You know you have to sell, but the
truth is many of you don’t like it very much. Many entrepreneurs loathe
the idea of selling their goods and services to new customers
(strangers). True enough, it’s much easier and more fun to answer the
call of a prospect referred to you by a trusted source.
And make no mistake, a referral is the gold standard of business
development, but referrals are not predictable. You will never know when
one will show up. Growing your business will require you to develop a
pipeline full of eager prospects that may do business with you in the
Building a pipeline of qualified prospects is hard work!
You probably don’t think much about selling to new clients when you
are busy working with current clients and customers. Most entrepreneurs
only get serious about selling when their business slows down. This can
be a fatal mistake.
It takes a very long time to create a new customer from a “suspect”.
Sometimes the sales cycle can be a year or more. When I was running my
marketing communications agency, it could easily take 18 months of
solid, consistent business development work to win a new client. If you
need a new customer this month, you’re already in trouble.
Every business needs a steady stream of new customers. If selling is
a distasteful, anxiety-ridden activity for you, then you’ll have to
change your thinking and belief about what selling really is and why it
is an activity that must mastered and constantly implemented in your
daily activities if your business is to grow.
Let me help you get your thinking straight on what selling really is
and how you can turn your sales procrastination into sales power taking
your business to the next level.
Selling is being of service to people.
There’s a common expression that “people hate to be sold, but they
love to buy”. The deeper truth in that statement is people only love to
buy from the people/brands they trust and admire. Through your sales and
business development activities, your job is to be of service to your
At the early stage in the sales process your not selling, you’re
adding value to people. You are helping them to solve a problem and
fulfill a need. Sometimes the customer’s need is blatant, needing a
solution right away or they will experience pain of some sort. More
often the need is latent. In other words, the customer does not “have to
buy” at all.
Your competitor is the customer’s decision not to buy.
In either case, the prospective client will not buy from you until
you earn their trust and respect. The best way to do earn and deserve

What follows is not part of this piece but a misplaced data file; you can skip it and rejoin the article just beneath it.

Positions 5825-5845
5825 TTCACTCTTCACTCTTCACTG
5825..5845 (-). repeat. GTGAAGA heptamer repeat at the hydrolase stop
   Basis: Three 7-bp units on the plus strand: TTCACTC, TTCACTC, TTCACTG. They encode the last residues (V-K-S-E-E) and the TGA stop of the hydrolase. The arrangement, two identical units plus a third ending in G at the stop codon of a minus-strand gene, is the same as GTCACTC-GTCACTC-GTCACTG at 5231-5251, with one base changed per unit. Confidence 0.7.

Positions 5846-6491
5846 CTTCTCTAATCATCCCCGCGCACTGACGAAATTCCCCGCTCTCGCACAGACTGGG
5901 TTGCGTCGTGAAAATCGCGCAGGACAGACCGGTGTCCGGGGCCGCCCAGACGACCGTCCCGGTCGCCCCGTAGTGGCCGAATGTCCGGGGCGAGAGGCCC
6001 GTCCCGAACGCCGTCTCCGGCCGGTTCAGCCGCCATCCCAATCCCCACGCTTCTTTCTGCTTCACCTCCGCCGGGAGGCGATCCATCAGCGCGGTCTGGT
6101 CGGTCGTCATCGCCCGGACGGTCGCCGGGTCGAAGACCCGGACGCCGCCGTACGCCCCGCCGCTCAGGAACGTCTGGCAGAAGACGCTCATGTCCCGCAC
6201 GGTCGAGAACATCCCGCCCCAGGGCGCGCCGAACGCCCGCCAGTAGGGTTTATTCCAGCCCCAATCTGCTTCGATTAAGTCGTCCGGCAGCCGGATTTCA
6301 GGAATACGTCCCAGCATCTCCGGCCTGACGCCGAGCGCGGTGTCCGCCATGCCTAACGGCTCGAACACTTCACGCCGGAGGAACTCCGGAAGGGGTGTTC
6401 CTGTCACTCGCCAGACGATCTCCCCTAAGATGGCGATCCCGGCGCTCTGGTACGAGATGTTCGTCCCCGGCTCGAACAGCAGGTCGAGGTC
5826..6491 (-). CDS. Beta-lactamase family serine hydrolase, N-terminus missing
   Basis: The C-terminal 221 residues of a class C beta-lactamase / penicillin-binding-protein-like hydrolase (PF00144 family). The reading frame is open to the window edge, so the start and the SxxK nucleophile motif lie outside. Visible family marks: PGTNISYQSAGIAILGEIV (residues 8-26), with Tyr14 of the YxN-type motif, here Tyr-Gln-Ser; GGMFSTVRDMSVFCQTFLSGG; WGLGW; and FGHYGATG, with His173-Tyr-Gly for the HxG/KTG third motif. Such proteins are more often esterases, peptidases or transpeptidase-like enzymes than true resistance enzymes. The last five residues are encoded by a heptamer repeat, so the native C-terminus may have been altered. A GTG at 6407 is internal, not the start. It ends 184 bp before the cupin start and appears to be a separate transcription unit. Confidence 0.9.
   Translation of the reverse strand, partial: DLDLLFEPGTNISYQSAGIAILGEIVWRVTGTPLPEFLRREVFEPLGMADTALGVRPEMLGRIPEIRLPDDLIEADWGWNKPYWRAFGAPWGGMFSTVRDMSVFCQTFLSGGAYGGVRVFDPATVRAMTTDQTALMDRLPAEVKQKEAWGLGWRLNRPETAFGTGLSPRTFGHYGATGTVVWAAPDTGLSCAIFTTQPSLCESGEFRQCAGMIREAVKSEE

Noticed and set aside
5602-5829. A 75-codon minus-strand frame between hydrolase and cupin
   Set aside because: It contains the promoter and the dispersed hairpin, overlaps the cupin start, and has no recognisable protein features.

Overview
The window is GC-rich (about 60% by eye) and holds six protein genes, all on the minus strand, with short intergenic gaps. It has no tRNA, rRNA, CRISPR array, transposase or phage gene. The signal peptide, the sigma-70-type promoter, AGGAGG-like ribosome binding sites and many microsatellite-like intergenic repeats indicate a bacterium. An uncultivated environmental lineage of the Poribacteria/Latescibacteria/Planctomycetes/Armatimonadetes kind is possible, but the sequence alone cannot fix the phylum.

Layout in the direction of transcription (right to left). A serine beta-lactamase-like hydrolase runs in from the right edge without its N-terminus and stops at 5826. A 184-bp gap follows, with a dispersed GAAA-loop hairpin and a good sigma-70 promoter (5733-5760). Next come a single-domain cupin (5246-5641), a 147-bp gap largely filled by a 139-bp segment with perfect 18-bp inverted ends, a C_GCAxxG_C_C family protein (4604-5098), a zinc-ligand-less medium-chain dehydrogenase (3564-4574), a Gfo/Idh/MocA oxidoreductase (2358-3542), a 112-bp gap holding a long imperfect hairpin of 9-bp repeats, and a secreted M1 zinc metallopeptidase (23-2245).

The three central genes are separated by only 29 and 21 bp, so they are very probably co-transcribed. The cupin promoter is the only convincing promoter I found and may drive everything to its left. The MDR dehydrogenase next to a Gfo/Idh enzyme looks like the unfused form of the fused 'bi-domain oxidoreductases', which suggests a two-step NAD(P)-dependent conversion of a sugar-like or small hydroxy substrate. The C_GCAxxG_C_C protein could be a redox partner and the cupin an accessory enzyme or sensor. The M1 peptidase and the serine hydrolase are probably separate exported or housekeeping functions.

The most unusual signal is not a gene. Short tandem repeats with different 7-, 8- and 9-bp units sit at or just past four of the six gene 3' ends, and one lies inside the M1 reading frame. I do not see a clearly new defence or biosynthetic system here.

new business is to serve people by demonstrating your interest in their
success rather than yours.
The difference between selling and business development.
Stop thinking about selling something and start to learn how to
nurture and develop new business. In every industry there’s a well
defined “sales cycle”. As I mentioned earlier, the sales cycle takes
time–usually a long time.
You have to understand the nature of this cycle in your industry, so
that you can strategically and tactically align your actions to match
the prospects need state where ever they happen to be in the sales
cycle. At the early stage of this cycle, your mission is not to sell
anything, your mission is to begin the process of developng a business
relationship. The big idea is for the prospective client to desire to
take you along with them as they move deeper into their buying process.
Buying is a process not an event.
In any product or service category, the prospect goes through a process of buying. It usually goes something like this:
The buyer becomes aware of their need to buy and they begin to investigate sources of supply.
Early Stage Buyer
At this level, the prospect begins to research, interview, budget and
plan, then send requests for information from potential vendors and
resources in the marketplace. Their needs are still undefined and they
are simply shopping.
Late Stage Buyer
Going deeper into the buying process, the prospect has defined their
need, established a budget and a timeline for completion of the process.
They actively interview a small group of candidate resources to buy
from. This usually comes in the form of a request for proposal.
At this final stage, the prospect has made their decision to buy and from whom. This is where the deal is closed.
Your business development activities must align perfectly to the
buyer’s process–leading both of you to the final act of closing the
sale. But your business development process is still incomplete. Because
every buyer will experience remorse in their purchase decision, they
will seek reassurance from you they have made the right decision to do
business with you. This is where you must be of greatest value to your